Frontier (NASDAQ: FTR) has bought its way into being a player (albeit a minor one) in the cable and internet spaces.
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The company still has a fraction of the subscribers that the big boys do, but spending $10.54 billion to buy Verizon's (NYSE: VZ) wireline business in California, Texas, and Florida (CTF) at least got it a place at the table. That purchase effectively doubled the size of the company, adding approximately 3.3 million voice connections, 2.1 million broadband customers, and 1.2 million FiOS video subscribers.
At the time the deal closed in April, CEO Daniel McCarthy celebrated its importance. His remarks were strong and set the stage for what he hopes will be the company's next phase.
"This is a transformative acquisition for Frontier that delivers first-rate assets and important new opportunities, given our dramatically expanded scale," said the CEO. "It significantly expands our presence in three high-growth, high-density states, and improves our revenue mix by increasing the percentage of our revenues coming from segments with the most promising growth potential."
That's all true, but in the two quarters the company has reported on since the deal closed, Frontier has been going in the wrong direction. The company has been bleeding subscribers, and it wants investors to focus on anything other than the fact that it spent $10.54 billion on assets it could lose a considerable percentage of.
Keeping cable customers has been a particular problem for the company. Image source: The Motley Fool.
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What is happening to Frontier?
It was reasonable to think that Frontier would lose some subscribers in the immediate aftermath of the Verizon purchase. Some users may not want to move to a new provider, and others were pushed away because of the problems the company had (which were quickly resolved) in the immediate aftermath of the cutover. In addition, during Q2 2016 -- the first period in which Frontier owned the CTF properties -- it had suspended marketing efforts.
That explains why the company's subscriber numbers went in the wrong direction in Q2. It does not answer why in Q3 those trends did not reverse. Instead, the company saw its total residential customer count drop from 5.22 million at the end of Q2 to 5.07 million at the end of Q3. It also lost 12,000 business customers, dropped 92,000 video subscribers, and -- most disturbingly, since its rivals are posting big gains in this area -- lost 99,000 broadband users.
McCarthy alluded to the subscriber numbers in his brief remarks in the earnings release, but it was clearly not his focus. That's because while the company has changed its operational structure to attempt to turn this around, to the public (and investors) it wants to downplay the subscriber loss.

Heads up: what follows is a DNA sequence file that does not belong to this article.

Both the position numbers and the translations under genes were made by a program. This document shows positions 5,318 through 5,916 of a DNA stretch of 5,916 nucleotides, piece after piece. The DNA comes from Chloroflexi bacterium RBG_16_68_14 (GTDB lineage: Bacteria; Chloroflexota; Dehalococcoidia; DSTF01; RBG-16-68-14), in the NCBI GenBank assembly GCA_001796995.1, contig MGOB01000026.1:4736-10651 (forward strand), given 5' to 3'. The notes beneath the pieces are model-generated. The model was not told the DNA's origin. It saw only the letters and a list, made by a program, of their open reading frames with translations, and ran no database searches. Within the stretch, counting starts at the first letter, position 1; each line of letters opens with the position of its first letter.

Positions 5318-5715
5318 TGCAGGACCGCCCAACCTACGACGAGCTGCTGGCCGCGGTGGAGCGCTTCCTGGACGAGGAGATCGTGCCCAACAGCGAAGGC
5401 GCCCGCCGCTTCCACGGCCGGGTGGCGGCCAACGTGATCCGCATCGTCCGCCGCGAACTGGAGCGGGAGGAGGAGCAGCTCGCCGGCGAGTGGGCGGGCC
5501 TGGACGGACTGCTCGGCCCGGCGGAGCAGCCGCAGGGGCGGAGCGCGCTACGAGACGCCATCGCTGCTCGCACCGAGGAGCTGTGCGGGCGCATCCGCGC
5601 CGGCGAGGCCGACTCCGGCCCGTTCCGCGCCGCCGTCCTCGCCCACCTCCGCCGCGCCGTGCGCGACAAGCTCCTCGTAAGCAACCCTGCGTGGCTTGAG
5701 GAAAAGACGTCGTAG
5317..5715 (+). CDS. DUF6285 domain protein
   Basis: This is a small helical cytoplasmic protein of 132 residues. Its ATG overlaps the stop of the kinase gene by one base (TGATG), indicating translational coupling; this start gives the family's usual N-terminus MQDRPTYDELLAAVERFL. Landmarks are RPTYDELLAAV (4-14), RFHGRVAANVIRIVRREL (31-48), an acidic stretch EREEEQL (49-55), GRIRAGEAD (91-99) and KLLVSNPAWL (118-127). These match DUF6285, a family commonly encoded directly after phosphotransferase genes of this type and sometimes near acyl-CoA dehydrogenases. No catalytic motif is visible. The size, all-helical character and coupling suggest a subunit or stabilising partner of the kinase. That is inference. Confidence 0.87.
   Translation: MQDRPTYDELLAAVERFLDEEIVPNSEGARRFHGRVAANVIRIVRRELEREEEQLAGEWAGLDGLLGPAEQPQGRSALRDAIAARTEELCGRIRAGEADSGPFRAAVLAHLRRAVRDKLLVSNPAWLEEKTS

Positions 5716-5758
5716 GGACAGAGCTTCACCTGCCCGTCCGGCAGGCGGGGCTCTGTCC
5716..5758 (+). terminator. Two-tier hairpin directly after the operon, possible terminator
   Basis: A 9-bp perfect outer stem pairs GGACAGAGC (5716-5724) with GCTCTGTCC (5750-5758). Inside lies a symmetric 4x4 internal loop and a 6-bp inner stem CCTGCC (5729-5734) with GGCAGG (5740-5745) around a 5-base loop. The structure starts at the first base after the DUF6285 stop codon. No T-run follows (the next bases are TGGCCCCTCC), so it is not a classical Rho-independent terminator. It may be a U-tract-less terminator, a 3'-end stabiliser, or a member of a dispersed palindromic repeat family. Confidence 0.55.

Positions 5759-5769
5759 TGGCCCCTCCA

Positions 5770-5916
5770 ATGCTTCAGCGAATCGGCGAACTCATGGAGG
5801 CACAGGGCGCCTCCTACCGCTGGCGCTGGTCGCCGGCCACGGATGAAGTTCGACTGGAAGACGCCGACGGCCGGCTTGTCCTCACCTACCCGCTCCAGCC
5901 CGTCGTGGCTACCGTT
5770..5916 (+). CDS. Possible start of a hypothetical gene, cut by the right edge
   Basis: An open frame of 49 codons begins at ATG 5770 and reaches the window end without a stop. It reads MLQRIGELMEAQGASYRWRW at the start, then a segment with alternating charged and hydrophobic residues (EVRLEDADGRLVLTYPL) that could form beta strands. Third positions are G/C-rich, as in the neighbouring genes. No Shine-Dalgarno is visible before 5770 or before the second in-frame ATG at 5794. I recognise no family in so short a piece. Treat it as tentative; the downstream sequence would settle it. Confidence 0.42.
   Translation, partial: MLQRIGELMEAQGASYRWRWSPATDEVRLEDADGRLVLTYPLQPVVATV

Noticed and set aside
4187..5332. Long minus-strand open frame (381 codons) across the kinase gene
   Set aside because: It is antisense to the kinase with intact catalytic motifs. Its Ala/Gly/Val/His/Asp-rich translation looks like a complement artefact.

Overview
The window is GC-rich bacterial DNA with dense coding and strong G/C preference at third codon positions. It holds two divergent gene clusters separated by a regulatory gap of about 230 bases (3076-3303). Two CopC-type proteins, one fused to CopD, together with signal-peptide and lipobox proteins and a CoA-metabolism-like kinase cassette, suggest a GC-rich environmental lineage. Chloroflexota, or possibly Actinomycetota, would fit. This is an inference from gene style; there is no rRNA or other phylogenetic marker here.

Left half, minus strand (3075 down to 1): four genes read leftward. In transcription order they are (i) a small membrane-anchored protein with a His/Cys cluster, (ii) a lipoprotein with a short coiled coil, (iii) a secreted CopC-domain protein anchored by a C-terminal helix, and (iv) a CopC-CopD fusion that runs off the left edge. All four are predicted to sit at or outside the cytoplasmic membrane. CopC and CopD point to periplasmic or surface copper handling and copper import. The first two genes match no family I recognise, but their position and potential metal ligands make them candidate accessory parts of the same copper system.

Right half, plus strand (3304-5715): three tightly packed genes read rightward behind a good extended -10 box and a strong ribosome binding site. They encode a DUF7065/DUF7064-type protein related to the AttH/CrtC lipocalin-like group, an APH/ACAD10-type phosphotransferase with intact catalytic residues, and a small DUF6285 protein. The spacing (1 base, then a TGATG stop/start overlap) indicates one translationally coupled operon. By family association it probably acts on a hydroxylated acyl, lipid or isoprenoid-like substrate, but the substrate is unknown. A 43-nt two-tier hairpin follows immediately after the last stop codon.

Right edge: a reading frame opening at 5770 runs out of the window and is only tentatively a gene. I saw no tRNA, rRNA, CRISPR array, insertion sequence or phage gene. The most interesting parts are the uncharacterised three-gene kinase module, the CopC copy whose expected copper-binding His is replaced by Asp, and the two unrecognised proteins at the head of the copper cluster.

I am pleased that we achieved third-quarter adjusted EBITDA of $1 billion. We are reaffirming our adjusted EBITDA guidance for the fourthquarter and outlook for 2017. We are on course to improve our revenue performance, principally by returning to normal customer trends in the CTF market over the coming quarters.
That comment above was as close as the earnings release got to talking about the disappointing subscriber numbers. Instead, the company tried to direct attention to its strong operational management, which it expects to deliver $1.4 billion in annual savings, up from an earlier projection of $1.25 billion.
It's all about growth
McCarthy did talk about the subscriber loss and plans to turn things around during the company's Q3 earnings call. He laid out Frontier's new "customer-focused" operational structure, which he said will "improve our execution and operational effectiveness, increase spans of control in the organization, and make us more nimble, while at the same time eliminating duplicative costs associated with our former structure," according to a transcript of the call by Seeking Alpha (registration required).
He also noted that subscription trends "improvedsequentially in the third quarter" in the acquired Verizon territories, though he acknowledged that "it is not yet at the rate we are targeting." The CEO blamed the problems on the timing of Frontier's marketing efforts and said he expected improvements going forward.
What McCarthy did not talk about was the possibility that no turnaround is coming. Frontier is a small player competing in every market with rivals that are pricing aggressively -- not necessarily to compete with it, but to stop cord-cutting. It's possible that Frontier's former niche as an alternative to the big boys that lures customers in with pricing deals is no longer necessary.
It's too early to say that Frontier can't stop its subscriber loss, but it's reasonable to consider that that may be the case. If that's true, then no amount of careful management will bring the company success, and the smartest alternative becomes being acquired by a bigger player.
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